Ukraine’s economic and political integration into the EU will strengthen the Union. We must not wait until the war is over to begin the process.
Ukrainians have always strongly believed in the European project. We believed in the European Union in the winter of 2013-14 when, despite Russia’s attempts to suppress democracy in Ukraine, we took to the streets and demanded our government sign an Association Agreement with the EU.
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We have reinforced our chosen course by transforming the country while fighting Russia’s war of aggression. On February 28, 2022, on the fifth day of the biggest war on the European continent since World War II, President Volodymyr Zelensky submitted Ukraine’s application to join the EU. This step might seem spontaneous to some, but not to Ukrainians, not to our partners who know Ukraine well. Our EU membership application was a way of cementing the achievements and successes of the reforms that have turned Ukraine into a strong, resilient European state.
Today, at a time of war, Ukraine continues to carry out reforms that bring us closer to the EU even under daily attacks from terrorist Russia, which has chosen the path of intimidation and genocide.
In 2022, 146 EU-bound draft laws were registered in the Ukrainian parliament. Thirty-two were passed on their first reading and forty-four were adopted, including six key laws to implement the recommendations of the European Commission, as defined in its conclusion on EU candidate status for Ukraine.
Ukraine will be moving fast to align its legislation with the EU to ensure the highest level of internal preparedness till the end of the year, which will enable EU leaders to make a political decision on opening accession negotiations.
Some might ask: Why should we focus on this now, at a time of full-scale invasion? The fighting on the battlefield is about our survival as a state and nation; and Ukraine’s EU integration is about our recovery and rebuilding. It’s also about building a stronger, more united Europe. By taking the decision to grant Ukraine EU candidate status, the EU has ended an area of ambiguity that prompted Russian aggression and halted development of the Eastern neighborhood.
Today, as the European project faces an existential threat, EU enlargement should again be seen from a strategic geopolitical perspective.
While proceeding to EU accession, we are focused on deepening our cooperation, gradually integrating into EU internal market as a result of implementing the acquis communautaire. This will support the two economies, both now and in the future, by giving Ukrainian and EU companies greater access to each other’s markets, especially during the reconstruction of our country. We’ve seen this effect very well during the war so far; in 2022, thanks to the “Solidarity Lines” initiative, abolishing quotas and duties, and developing customs infrastructure, our exports of goods to the EU increased by 14.5 per cent compared to 2021.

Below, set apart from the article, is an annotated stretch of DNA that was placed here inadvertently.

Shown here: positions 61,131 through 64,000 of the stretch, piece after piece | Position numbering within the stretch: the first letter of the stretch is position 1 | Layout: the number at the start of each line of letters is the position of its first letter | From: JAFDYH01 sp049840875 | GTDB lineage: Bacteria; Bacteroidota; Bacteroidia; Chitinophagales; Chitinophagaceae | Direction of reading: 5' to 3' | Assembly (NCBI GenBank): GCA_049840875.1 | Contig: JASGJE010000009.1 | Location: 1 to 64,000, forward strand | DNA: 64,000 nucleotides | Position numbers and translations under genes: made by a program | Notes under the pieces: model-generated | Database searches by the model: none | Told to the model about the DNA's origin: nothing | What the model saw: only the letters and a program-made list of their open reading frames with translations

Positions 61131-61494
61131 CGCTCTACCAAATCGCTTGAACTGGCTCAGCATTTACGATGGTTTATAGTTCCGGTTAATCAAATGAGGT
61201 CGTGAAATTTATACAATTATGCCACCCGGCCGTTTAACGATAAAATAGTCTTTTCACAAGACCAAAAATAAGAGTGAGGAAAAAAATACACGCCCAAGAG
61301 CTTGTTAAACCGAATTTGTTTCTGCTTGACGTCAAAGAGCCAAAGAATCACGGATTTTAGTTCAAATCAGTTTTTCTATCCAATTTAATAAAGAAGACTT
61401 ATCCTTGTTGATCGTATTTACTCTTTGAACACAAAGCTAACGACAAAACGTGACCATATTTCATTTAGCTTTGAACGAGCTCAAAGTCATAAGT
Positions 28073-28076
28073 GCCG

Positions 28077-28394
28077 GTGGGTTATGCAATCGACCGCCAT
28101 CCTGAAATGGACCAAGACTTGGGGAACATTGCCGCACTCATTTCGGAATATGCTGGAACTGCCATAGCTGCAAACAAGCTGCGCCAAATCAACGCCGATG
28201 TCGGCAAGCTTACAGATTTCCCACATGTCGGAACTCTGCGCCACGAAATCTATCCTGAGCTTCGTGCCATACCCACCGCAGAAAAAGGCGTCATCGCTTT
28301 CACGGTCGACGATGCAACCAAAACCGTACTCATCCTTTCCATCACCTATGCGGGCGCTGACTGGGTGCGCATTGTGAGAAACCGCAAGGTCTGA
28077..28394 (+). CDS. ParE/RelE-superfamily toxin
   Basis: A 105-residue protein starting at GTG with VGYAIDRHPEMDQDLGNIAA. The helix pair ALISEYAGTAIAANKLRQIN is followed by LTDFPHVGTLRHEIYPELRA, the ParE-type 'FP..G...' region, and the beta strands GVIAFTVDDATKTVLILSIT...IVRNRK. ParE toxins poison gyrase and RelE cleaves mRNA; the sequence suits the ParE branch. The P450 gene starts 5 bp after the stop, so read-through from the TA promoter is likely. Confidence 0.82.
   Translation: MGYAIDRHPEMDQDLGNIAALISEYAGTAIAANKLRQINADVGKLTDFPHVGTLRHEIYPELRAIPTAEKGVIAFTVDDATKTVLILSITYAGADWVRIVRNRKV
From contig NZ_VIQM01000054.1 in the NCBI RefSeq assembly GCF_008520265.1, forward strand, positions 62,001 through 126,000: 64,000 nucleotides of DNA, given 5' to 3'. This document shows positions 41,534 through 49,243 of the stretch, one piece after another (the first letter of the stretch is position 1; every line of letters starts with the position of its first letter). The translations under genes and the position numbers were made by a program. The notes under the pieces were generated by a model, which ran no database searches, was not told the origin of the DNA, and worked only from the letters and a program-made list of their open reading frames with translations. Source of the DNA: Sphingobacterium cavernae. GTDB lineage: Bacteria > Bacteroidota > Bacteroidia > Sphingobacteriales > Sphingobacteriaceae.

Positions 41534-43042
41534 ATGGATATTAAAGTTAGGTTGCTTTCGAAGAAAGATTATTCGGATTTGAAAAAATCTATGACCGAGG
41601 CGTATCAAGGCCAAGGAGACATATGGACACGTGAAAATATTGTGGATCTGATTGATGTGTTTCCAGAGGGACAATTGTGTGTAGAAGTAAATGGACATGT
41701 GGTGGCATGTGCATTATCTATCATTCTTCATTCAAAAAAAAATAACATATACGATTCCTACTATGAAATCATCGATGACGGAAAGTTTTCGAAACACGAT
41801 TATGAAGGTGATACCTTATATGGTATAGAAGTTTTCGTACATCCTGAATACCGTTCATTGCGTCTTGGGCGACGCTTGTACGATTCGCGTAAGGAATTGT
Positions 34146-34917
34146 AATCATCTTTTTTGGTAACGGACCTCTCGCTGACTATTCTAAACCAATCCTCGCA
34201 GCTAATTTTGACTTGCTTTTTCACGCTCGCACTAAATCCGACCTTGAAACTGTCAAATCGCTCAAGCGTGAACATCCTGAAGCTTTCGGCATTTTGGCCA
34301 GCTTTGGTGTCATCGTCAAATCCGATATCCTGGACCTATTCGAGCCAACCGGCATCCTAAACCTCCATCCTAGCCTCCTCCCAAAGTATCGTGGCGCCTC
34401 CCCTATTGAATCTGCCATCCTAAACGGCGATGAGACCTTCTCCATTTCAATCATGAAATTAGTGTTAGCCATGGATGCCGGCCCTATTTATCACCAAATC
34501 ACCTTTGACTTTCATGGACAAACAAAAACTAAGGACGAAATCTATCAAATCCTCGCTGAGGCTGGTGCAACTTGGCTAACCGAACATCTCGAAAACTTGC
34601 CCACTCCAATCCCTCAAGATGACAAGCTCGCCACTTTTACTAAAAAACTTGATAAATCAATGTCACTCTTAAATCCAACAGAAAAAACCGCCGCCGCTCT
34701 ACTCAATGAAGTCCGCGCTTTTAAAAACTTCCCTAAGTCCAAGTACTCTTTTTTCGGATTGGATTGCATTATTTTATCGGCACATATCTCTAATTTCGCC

Amidst the ongoing geopolitical storm, the European Union must decide what kind of future it wants. The Union will succeed in protecting the “European way of life” only by actively defending it.
This means becoming a centre of influence and policy formation on the continent. To protect the community, the EU must also enhance its collective security and defence from different kind of threats. Ukraine, with its Armed Forces that becomes stronger every day, can significantly strengthen the Union. To ensure our security in years to come, we are going to further develop our military-industrial complex. And we see EU countries as our partners for joint production of high-tech weaponry.
Ukraine also has many things to offer in the digital and innovation sphere. During a full-scale war, Ukraine has launched a number of important digital services to help its citizens. People can report property damage caused by Russian attacks, receive the status of internally displaced person in a few clicks through an app. And these are just a few examples of Ukraine’s determined effort to build a digital state. Ukraine is already sharing this expertise with the EU partners; its participation in EU digital transformation will drive our economies and ensure EU digital sovereignty.
Another milestone that we can only reach together is energy sovereignty. We have already witnessed how Europe is ridding itself of dependence on Russian gas much faster than predicted. Moreover, European countries are advancing their transition to green energy and climate neutrality. Hydrogen, biomethane, electricity generated from renewable, hydro and nuclear energy sources, including in Ukraine, will reduce the need to import the energy from outside of Europe.
Ukraine is essential to reaching the climate neutral continent goals of the European Green Deal. Our commitment to the green transition and decarbonisation remains as strong as it was before the full-scale war that brought such a devastating impact to Ukraine’s economy and environment. We are ready to work with the European Commission to reinvent the green agenda for Ukraine – the basis for our EU integration and post-war recovery.
Ukraine and the EU think and act alike, we share the same goals and values. Ukraine’s gradual full economic and political integration into the EU will strengthen the Union and contribute to the achievement of its strategic autonomy. That’s why we should not wait until the war is over to start the process of deeper integration and formal accession.
Photo: © European Union.
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